Though larger religions have made big inroads, traditional belief systems, which are based on openness and adaptation, endure.
One of Jacob Olupona’s earliest memories in Massachusetts is of nearly freezing in his apartment as a graduate student at Boston University during the great snowstorm of 1978. “I had it. I told my father that I was coming home,” he recalled. But after braving that first blizzard in a land far from his native Nigeria, Olupona stuck it out and earned his Ph.D. He went on to conduct some of the most significant research on African religions in decades.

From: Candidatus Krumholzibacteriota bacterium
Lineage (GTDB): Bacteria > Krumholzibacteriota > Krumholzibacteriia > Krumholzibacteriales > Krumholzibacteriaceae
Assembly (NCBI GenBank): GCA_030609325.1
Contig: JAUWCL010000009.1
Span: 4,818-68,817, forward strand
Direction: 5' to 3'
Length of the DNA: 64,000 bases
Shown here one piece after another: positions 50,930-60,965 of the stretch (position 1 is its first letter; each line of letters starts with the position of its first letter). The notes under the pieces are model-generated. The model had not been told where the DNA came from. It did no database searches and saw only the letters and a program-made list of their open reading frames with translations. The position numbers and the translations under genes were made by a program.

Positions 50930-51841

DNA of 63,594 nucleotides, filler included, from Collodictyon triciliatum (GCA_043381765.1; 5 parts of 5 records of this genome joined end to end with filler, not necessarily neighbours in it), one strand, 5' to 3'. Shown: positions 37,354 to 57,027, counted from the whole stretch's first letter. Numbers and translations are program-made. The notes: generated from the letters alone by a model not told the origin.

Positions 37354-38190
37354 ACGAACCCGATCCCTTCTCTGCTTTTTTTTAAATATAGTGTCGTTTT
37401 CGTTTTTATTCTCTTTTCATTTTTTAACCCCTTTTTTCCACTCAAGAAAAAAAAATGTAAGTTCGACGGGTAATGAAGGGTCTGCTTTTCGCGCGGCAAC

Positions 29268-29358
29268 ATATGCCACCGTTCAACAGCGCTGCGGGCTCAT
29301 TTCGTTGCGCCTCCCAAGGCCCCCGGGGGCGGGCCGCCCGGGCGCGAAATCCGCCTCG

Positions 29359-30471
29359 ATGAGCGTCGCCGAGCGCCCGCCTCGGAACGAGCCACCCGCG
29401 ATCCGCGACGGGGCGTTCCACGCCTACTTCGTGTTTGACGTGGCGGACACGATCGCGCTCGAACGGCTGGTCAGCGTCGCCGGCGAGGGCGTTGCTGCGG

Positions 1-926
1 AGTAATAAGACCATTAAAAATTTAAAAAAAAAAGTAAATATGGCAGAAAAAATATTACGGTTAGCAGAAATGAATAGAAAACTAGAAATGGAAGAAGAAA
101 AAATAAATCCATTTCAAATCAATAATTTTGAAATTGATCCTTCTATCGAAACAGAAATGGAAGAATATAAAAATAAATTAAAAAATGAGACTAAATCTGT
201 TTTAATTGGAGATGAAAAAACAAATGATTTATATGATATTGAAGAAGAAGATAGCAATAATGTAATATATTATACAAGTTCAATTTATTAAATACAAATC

Olupona, professor of indigenous African religions at Harvard Divinity School and professor of African and African-American studies in Harvard’s Faculty of Arts and Sciences, recently sat down for an interview about his lifelong research on indigenous African religions.
Read the full interview titled, The spirituality of Africa – Harvard Gazette.